Last weekend, the annual BlackStar film festival returned to Philly for its fifth year. Held at University City's International House, the festival celebrates black filmmakers and stories of black culture around the world. The 2016 lineup included 64 films.
This year, the festival kicked off with "Diasporic Encounters," a series of short films that fell under the overarching theme of mixed cultures: stories exploring blacks who’ve migrated to unfamiliar territories, interracial relationships, racism within minority cultures, and the inner crisis with which individuals struggle when they are members of multiple ethnicities but can’t identify with any of them.
Philip Asbury’s See Me On The Beat, and Vashti Harrison’s Field Notes give lighthearted glimpses into two completely different environments. See Me On The Beat, filmed on location in Philly, uses vibrant color and cityscapes to reveal the art in dance and graffiti. Field Notes tells ghost stories over shots of the Trinidad islands, and with tasteful humor, we get a sense of the morals this culture holds dear.
Many worlds in one
Diasporadical Trilogia, directed by S. “Blitz” Bazawule, taunts us with the mysterious riddle of a woman who claims to have lived on three different continents simultaneously. Told in three chapters, the story follows her first as a young lady exploring first love in Ghana; as a little girl being separated from her father in Brooklyn; and then as a mother in Brazil. The short narrative was filmed on location on all three continents, features a lively color scheme, and even livelier cultural musical accompaniments. These elements overlay multiple dance scenes that set an imaginative tone, which complements the “fable,” and gives us a hint of the otherworldly migration experience.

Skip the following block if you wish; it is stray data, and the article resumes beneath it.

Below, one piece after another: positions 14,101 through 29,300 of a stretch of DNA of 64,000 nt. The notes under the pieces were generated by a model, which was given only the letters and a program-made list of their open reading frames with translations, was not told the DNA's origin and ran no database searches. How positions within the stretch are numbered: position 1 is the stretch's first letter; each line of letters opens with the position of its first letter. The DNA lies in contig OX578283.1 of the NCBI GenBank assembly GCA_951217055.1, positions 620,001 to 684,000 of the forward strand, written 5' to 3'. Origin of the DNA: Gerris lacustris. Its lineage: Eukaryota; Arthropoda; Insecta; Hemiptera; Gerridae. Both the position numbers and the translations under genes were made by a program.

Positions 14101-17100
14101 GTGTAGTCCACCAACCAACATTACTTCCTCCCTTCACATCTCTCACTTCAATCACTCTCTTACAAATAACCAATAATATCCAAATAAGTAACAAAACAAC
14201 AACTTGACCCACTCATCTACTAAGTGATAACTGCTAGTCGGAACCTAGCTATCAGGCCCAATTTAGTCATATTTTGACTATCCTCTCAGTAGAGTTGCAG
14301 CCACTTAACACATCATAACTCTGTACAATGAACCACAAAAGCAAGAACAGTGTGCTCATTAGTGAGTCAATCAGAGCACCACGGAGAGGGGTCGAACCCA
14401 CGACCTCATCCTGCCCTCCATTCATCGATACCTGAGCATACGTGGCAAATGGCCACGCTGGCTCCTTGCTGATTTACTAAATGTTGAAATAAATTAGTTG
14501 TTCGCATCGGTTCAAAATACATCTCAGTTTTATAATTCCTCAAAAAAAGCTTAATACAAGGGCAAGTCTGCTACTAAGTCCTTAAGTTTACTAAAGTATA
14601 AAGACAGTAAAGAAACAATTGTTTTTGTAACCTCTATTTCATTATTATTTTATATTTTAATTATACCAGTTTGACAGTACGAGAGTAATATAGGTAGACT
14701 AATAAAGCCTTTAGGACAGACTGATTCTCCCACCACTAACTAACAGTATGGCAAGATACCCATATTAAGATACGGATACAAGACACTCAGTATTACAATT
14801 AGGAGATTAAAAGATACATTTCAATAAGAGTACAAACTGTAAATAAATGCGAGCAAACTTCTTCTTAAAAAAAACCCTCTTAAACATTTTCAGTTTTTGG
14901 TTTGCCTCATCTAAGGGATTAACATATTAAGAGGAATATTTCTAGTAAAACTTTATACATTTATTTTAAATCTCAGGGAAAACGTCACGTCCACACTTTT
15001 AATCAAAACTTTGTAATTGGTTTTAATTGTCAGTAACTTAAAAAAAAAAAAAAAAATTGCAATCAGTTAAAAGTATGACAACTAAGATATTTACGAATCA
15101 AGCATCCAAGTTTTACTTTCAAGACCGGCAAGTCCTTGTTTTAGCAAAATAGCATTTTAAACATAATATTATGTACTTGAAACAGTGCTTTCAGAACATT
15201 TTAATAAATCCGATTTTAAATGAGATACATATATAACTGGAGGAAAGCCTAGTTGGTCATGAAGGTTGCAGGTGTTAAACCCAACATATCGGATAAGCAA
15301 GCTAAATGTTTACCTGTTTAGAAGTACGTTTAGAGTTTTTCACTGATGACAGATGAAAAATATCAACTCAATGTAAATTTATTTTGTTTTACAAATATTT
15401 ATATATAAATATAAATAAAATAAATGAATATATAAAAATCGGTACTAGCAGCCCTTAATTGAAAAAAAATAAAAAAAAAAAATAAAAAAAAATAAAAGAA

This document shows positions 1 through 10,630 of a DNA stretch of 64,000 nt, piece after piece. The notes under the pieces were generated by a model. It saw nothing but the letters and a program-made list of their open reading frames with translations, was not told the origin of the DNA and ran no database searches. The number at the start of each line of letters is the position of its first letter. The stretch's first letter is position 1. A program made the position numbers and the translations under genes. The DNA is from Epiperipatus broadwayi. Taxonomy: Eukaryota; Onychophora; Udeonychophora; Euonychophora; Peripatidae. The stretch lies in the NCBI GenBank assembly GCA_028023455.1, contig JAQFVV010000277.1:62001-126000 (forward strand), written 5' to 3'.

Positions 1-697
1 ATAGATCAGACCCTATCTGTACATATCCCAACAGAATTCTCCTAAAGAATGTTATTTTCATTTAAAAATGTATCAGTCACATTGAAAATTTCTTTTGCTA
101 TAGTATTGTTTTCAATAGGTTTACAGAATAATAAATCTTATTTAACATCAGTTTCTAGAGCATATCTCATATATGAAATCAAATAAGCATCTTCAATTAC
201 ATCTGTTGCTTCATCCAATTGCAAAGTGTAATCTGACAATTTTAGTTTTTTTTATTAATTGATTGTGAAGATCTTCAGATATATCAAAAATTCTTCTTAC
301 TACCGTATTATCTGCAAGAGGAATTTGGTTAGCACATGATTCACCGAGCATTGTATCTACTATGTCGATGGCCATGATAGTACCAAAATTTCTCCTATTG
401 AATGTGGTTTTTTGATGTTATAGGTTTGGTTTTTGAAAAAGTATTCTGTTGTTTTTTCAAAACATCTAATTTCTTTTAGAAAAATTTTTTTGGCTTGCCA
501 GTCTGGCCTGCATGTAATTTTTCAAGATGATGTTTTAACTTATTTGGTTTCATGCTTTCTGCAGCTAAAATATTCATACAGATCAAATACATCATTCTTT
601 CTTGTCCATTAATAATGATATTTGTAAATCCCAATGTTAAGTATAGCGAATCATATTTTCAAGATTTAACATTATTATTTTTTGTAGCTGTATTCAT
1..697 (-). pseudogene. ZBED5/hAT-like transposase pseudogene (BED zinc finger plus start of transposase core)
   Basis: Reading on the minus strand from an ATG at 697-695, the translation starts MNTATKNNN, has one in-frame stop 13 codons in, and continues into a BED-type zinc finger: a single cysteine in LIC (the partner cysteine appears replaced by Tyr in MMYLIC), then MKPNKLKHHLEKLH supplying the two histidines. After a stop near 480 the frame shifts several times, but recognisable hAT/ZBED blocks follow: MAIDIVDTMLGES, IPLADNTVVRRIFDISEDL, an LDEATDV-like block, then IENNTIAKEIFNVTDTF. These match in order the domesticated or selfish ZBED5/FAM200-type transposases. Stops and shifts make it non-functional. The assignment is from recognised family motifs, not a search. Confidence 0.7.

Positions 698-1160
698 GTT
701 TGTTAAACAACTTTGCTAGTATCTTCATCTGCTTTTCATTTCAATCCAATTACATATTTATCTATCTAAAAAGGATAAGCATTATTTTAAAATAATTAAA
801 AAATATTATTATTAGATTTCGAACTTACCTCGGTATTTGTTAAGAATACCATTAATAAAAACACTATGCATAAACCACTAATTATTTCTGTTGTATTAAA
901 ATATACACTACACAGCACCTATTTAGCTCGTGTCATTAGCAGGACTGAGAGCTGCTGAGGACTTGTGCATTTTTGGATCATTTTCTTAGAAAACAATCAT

Quester Hannah’s King of Guangzhou follows Adede and Meiling, a mixed Nigerian/Chinese couple living in Guangzhou, China. When the two discover that Meiling is pregnant, they make arrangements for the newcomer’s arrival. Then, Adede’s visa application is rejected. This emotional narrative brings to light the difficulties that come with interracial relationships, and successfully depicts the feeling of rejection in unfamiliar territory.
What made this year’s festival particularly exciting is that its films explored not only the black experience — or, more narrowly, the African-American experience, as many events labelled “black” so often do — but also the experiences of black people around the world, not just English speakers (black Cubans, Trinidadians, Brazilians, and Mexicans, among others). As a result, other cultures are introduced to the festival audience, prompting us to change the way we think and feel about the word “black” and the identity normally associated with that word, or, more specifically, that color.